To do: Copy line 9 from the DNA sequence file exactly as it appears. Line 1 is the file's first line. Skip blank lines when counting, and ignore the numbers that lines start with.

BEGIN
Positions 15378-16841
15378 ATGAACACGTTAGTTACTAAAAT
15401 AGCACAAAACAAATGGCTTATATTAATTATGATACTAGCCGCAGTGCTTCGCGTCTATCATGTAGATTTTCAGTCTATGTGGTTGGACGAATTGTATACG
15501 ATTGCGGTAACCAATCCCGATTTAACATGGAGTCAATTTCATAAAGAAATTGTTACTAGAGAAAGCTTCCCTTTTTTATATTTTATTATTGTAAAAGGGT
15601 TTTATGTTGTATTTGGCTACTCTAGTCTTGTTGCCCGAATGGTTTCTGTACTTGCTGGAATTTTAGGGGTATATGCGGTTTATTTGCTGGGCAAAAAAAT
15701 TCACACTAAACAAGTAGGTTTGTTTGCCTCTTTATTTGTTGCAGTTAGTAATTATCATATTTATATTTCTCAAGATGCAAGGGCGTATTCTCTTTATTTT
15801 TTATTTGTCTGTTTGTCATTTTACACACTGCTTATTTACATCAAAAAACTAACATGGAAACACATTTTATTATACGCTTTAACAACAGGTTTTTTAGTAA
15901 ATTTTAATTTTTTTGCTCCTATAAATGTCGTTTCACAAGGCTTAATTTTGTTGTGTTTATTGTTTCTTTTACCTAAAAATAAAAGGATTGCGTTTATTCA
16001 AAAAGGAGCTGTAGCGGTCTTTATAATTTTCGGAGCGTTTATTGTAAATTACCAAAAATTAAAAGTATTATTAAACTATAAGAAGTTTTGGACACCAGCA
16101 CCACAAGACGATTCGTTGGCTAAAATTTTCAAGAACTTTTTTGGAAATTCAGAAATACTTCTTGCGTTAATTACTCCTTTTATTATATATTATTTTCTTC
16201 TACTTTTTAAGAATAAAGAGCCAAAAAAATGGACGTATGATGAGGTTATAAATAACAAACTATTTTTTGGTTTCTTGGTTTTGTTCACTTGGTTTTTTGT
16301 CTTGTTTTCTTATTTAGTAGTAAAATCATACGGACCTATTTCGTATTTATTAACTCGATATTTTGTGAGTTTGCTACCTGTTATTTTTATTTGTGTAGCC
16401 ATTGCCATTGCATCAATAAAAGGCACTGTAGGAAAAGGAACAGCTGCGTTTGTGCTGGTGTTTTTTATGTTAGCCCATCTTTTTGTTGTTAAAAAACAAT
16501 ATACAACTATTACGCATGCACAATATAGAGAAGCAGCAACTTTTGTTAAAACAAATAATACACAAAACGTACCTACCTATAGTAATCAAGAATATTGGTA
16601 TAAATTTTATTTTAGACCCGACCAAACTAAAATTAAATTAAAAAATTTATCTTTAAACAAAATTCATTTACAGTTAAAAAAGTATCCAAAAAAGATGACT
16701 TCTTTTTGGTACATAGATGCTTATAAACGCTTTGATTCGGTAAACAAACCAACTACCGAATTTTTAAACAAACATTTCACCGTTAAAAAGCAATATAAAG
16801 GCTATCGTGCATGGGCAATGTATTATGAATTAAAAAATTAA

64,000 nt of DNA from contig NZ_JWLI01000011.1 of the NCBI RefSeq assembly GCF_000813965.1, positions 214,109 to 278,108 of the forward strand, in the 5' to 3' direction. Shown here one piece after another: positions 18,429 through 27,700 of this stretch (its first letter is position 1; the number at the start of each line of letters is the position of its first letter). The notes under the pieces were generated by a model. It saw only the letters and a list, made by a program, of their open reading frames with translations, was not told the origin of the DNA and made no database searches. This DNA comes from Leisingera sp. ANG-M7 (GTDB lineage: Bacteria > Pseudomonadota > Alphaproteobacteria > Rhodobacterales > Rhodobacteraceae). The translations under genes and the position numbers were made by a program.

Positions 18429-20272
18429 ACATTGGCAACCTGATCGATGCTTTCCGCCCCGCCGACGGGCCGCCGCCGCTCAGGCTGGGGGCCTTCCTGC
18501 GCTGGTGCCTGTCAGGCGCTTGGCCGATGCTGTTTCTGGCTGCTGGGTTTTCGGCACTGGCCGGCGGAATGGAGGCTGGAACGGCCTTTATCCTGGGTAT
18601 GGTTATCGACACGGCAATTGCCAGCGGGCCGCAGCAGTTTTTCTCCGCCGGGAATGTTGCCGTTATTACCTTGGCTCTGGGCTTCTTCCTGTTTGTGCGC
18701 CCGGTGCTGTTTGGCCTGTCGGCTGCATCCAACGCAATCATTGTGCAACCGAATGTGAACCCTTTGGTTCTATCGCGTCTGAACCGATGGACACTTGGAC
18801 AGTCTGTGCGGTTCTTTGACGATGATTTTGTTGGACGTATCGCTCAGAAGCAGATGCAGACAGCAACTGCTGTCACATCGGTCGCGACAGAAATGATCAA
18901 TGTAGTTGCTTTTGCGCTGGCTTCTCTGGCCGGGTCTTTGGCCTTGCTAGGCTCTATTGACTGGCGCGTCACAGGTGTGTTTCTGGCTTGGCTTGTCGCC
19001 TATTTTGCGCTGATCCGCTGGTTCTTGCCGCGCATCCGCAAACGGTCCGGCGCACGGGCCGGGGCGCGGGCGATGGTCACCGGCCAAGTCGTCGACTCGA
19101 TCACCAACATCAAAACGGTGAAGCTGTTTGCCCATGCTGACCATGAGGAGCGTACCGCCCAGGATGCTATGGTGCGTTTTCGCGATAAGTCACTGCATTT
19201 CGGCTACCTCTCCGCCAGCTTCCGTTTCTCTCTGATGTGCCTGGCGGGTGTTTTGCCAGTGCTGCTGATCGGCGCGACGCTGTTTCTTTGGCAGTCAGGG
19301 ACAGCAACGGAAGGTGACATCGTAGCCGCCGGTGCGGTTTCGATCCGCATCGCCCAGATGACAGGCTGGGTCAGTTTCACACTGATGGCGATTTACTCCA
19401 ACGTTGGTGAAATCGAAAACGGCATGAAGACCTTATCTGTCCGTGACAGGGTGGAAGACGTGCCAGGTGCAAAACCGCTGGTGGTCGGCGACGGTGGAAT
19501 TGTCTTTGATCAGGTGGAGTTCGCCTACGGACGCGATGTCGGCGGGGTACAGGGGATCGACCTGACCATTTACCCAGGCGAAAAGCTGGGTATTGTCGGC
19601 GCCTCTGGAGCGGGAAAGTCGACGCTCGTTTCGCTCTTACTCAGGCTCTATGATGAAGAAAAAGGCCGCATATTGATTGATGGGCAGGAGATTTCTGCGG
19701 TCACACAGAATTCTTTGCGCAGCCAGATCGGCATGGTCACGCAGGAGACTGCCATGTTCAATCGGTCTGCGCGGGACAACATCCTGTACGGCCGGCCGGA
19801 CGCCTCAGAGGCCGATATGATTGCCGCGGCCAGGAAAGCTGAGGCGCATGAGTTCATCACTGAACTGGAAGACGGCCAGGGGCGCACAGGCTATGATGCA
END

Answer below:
16001 AAAAGGAGCTGTAGCGGTCTTTATAATTTTCGGAGCGTTTATTGTAAATTACCAAAAATTAAAAGTATTATTAAACTATAAGAAGTTTTGGACACCAGCA